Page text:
Every cancer patient essentially has a unique genetic disease. While certain key ‘driver’ mutations in genes such as TP53 and KRAS are almost always present, many other ‘passenger’ mutations are collected as tumours evolve that shape their genetic footprint.
These collections of mutations can lead to good or bad patient responses to treatment. Personalised cancer medicine aims to push a greater number of responses into the “good” category by using the genetic information from patient tumours to inform treatment choices. This strategy is already being used with some breast cancer drugs, such as Herceptin (Roche), where only ~30% of patient tumours express the right Her2 receptor target.
Whole exome sequencing (WES) is a computer-based method that catalogues patient tumour exomes – the part of their genetic information that gets translated into proteins. Yet WES has not been used extensively in the clinical setting.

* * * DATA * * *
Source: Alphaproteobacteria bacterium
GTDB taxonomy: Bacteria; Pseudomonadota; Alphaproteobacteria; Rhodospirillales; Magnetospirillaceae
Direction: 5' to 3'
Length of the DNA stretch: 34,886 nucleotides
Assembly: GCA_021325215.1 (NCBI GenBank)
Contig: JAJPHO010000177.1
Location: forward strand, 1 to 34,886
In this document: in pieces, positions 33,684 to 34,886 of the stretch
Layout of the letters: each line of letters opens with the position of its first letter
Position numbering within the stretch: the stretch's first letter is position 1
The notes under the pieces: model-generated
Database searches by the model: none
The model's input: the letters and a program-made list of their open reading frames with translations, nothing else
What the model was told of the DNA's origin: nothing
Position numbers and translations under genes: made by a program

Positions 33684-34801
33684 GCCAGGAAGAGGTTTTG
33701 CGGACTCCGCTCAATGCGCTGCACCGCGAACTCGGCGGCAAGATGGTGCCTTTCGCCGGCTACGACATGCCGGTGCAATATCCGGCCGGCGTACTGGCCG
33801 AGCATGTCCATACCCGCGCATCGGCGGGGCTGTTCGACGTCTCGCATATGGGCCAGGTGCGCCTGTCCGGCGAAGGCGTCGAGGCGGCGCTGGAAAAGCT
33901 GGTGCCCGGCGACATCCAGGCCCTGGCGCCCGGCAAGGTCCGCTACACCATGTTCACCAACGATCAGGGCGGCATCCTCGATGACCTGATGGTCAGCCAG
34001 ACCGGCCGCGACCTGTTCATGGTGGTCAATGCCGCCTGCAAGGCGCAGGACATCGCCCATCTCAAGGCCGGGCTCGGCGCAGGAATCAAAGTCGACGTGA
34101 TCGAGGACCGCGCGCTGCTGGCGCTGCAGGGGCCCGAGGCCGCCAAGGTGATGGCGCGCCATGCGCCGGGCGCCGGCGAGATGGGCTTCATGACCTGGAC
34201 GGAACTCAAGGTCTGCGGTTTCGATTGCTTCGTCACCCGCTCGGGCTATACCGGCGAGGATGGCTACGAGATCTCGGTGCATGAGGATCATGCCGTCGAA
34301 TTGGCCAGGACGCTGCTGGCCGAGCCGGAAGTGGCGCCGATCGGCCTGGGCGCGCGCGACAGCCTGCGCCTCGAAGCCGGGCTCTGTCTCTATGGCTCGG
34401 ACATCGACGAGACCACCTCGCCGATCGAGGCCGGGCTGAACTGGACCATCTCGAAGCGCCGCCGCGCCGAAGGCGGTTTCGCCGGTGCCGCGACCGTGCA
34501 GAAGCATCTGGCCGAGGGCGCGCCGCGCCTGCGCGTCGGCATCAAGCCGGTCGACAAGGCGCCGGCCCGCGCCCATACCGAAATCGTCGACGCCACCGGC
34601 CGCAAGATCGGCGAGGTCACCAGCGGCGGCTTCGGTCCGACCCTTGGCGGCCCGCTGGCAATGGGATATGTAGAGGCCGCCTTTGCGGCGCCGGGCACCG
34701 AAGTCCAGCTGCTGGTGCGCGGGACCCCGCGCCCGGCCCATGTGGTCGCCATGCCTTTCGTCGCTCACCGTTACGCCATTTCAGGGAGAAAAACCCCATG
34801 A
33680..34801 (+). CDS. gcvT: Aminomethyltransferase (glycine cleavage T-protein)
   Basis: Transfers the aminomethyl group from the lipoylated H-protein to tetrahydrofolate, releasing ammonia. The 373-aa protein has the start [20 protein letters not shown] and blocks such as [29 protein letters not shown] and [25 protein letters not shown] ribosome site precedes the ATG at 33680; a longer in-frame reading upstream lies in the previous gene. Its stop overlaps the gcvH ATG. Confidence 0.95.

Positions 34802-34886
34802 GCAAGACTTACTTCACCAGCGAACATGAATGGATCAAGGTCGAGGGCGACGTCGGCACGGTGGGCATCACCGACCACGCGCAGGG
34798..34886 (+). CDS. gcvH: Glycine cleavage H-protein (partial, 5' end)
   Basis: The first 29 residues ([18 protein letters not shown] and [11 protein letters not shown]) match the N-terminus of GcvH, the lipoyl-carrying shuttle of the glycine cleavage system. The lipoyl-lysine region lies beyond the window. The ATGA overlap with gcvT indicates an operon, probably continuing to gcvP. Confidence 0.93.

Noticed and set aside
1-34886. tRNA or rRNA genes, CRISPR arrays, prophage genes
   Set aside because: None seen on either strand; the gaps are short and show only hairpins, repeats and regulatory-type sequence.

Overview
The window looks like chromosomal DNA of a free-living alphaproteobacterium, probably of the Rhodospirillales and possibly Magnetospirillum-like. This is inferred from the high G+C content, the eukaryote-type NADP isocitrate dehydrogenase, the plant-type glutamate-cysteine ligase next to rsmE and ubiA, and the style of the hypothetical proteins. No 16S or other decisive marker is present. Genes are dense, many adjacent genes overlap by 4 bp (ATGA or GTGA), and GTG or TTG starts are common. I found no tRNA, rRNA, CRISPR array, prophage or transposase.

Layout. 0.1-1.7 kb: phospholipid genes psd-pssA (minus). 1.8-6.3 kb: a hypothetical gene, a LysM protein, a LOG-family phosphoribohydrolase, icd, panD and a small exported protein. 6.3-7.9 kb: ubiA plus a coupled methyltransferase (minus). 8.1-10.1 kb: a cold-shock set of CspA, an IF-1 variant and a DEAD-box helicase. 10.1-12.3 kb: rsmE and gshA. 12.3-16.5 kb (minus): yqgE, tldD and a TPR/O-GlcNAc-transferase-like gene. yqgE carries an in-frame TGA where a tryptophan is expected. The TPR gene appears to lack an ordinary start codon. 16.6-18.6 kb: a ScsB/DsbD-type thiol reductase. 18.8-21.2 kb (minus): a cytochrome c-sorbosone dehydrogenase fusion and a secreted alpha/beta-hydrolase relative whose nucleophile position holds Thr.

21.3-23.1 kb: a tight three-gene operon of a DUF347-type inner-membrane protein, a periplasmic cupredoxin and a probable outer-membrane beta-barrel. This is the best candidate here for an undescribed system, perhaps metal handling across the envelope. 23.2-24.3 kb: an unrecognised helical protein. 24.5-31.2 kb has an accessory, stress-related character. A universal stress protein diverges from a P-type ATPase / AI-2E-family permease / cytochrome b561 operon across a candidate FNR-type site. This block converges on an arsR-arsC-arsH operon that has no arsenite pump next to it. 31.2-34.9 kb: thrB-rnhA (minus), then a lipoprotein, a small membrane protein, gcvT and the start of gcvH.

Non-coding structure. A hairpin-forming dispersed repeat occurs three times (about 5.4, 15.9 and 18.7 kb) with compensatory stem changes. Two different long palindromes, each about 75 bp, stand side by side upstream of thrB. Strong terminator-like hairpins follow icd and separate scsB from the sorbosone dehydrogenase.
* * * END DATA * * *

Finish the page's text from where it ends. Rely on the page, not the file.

Now, a team of researchers at Harvard Medical School, USA, have developed a clinical algorithm that translates the massive datasets generated by whole exome sequencing of tumour biopsies into a useful patient treatment plan. The algorithm is based on 121 target genes with potential relevance to tumour biology and clinical outcomes.
After applying this algorithm across archived tumour biopsies from 511 patients, the team identified genetic alterations in their 121 target genes in 80% of patients. In a mini study to test the clinical utility of this approach, they generated personalised tumour genetic profiles for 16 cancer patients within 16 days, and used this information to siphon patients with certain exome mutations into matched clinical trials testing genetically complementary therapies. For example, one patient with metastatic lung adenocarcinoma exhibiting a KRAS-activating mutation (A146V) was enrolled in a phase I clinical trial of the CDK4 inhibitor, LY2835219 (preclinical data suggests a lethal relationship between activated KRAS and CDK4). This led to stable disease; the patient’s best and only clinical response to any cancer therapy.
Image credit: Swift Science Writing.
Repost from the Stojdl Lab blog.